From Wikipedia, the free encyclopedia
Jump to navigation Jump to search

Temporal range: Late Triassic
~225 Ma
Sacisaurus NT small.jpg
Life reconstruction of Sacisaurus agudoensis
Scientific classification e
Kingdom: Animalia
Phylum: Chordata
Clade: Dracohors
Clade: Silesauridae
Clade: Sulcimentisauria
Genus: Sacisaurus
Ferigolo & Langer 2006
  • S. agudoensis Ferigolo & Langer 2006 (type)

Sacisaurus is a silesaurid dinosauriform from the Late Triassic (Norian) Caturrita Formation of southern Brazil.[1] The scientific name, Sacisaurus agudoensis, refers to the city where the species was found, Agudo in the Rio Grande do Sul state, whereas Sacisaurus refers to Saci, a famous one-legged creature from Brazilian mythology, because the fossil skeleton was found with a leg missing.


Sacisaurus was approximately 1.5 metres (4.9 ft) long and 70 centimetres (2.3 ft) high. Its long and strong legs indicate that it was a fast animal. According to Jorge Ferigolo, paleontologist of Zoobothanic Foundation of Rio Grande do Sul state, the biggest teeth of the genus were just 3 millimetres (0.12 in) long.

Skeletal silhouette of Sacisaurus agudoensis.

The well-preserved jaw indicates that Sacisaurus was an herbivore, and there is a process at the tip that resembles the ornithischian predentary bone. Further research attempted to define if Sacisaurus was the oldest ornithischian dinosaur. In 2011, a cladistic analysis of some of its morphological particularities found that its closest relative was the silesaurid Diodorus.[2]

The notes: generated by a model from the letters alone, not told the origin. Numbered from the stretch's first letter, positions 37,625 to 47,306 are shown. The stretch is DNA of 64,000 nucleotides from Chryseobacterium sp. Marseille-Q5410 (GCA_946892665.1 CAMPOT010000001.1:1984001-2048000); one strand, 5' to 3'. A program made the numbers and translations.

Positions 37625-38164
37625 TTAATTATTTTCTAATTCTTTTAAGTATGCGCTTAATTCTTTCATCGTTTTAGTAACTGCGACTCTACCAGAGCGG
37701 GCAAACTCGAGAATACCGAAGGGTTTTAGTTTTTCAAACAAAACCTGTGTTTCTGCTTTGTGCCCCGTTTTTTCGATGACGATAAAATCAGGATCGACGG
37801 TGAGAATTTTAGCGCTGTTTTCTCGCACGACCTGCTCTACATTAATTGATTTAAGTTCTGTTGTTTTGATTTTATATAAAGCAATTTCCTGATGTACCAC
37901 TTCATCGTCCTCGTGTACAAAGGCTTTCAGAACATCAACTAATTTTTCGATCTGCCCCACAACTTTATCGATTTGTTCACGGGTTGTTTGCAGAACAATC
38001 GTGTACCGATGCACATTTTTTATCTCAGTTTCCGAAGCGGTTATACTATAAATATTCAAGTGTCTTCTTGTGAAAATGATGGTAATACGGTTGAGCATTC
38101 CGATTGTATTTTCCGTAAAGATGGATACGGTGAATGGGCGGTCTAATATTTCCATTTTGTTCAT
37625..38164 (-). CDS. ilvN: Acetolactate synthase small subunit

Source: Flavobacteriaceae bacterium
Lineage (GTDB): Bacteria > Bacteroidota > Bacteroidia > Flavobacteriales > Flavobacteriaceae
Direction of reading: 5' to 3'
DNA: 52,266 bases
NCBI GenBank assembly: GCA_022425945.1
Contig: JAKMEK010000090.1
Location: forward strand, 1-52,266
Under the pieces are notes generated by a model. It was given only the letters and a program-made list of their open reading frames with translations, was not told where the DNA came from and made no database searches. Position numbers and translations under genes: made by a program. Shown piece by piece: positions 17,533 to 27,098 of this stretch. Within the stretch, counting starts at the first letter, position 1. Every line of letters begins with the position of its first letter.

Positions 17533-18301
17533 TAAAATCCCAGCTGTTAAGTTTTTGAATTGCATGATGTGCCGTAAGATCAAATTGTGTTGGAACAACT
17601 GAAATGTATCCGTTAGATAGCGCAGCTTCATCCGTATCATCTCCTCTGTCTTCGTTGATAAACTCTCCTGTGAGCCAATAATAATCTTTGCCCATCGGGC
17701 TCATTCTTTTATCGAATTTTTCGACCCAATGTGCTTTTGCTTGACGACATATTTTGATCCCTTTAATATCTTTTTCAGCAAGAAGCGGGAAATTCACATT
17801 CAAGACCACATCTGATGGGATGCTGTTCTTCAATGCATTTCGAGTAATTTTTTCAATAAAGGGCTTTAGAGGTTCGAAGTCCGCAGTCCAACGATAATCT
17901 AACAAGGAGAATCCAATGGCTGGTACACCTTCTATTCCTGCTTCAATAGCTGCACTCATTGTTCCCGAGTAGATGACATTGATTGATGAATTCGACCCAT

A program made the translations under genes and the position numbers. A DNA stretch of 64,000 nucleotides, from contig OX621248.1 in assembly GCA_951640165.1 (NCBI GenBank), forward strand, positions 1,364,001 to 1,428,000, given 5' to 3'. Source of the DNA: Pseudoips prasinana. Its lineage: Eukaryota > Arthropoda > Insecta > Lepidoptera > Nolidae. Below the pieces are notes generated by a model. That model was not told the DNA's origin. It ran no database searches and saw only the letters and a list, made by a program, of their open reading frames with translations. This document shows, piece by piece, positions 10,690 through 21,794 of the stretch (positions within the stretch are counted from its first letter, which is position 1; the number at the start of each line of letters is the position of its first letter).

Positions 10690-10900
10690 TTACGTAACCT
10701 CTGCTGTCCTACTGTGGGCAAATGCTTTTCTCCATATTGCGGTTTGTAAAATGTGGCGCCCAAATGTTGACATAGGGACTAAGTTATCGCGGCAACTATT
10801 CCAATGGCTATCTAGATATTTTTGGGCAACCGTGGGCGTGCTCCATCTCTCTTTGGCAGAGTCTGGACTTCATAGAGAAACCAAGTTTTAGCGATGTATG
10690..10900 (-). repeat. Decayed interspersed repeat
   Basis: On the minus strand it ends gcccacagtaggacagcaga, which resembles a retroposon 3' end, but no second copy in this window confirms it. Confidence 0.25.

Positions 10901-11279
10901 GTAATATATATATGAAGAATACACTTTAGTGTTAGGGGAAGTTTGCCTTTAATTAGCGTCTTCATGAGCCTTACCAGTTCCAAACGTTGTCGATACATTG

Sacisaurus was discovered in 2001 in the small municipality of Agudo, in the countryside of Rio Grande do Sul state. With 50 bones, scientists assembled the skeleton and speculated on how the animal might have lived. The fossil was presented for the first time in the 2nd Latin American Congress of Vertebrate Paleontology in 2005.

After the work of Brazilian scientists, the announcement of the discovery of the new species was made on November 1, 2006 at the University of São Paulo, Ribeirão Preto, where the bones were identified and the paper was published in the British scientific journal Historical Biology: A Journal of Paleobiology on October 30, 2006.[1]

The discovery helped scientists to study the feeding habits of dinosaurs and their close relatives, since it is one of the oldest ever found.


  1. ^ a b Ferigolo, J.; Langer, M.C. (2006). "A Late Triassic dinosauriform from south Brazil and the origin of the ornithischian predentary bone" (PDF). Historical Biology. 19 (1): 1–11. doi:10.1080/08912960600845767. Archived from the original (PDF) on 2011-08-27.
  2. ^ Christian F. Kammerer, Sterling J. Nesbitt, and Neil H. Shubin (2011) The first basal dinosauriform (Silesauridae) from the Late Triassic of Morocco. Acta Palaeontologica Polonica (in press) doi:10.4202/app.2011.0015

External links[edit]